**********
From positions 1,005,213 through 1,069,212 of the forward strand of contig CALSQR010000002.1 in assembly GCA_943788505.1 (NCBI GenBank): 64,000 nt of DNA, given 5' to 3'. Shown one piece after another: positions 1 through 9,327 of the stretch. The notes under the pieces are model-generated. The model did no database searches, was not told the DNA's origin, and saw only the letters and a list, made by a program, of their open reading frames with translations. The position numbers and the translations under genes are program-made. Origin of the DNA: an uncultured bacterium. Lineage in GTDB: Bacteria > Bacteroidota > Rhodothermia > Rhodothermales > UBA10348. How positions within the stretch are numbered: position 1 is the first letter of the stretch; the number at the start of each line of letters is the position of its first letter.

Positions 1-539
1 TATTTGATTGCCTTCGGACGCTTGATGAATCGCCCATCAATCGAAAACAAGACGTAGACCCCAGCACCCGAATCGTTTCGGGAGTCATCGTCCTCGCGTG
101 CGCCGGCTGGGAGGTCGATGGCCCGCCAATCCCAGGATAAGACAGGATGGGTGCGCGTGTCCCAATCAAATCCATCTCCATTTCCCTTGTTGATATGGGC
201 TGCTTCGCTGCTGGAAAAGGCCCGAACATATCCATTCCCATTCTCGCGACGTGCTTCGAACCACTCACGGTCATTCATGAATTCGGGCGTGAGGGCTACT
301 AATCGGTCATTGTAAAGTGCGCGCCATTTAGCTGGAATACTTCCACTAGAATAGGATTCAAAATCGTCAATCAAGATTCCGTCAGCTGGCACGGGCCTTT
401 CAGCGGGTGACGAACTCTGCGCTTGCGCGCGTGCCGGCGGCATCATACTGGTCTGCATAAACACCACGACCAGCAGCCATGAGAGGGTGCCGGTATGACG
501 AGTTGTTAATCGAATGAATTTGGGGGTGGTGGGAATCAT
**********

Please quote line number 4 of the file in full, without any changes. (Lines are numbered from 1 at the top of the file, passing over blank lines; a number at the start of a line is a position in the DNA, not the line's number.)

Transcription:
101 CGCCGGCTGGGAGGTCGATGGCCCGCCAATCCCAGGATAAGACAGGATGGGTGCGCGTGTCCCAATCAAATCCATCTCCATTTCCCTTGTTGATATGGGC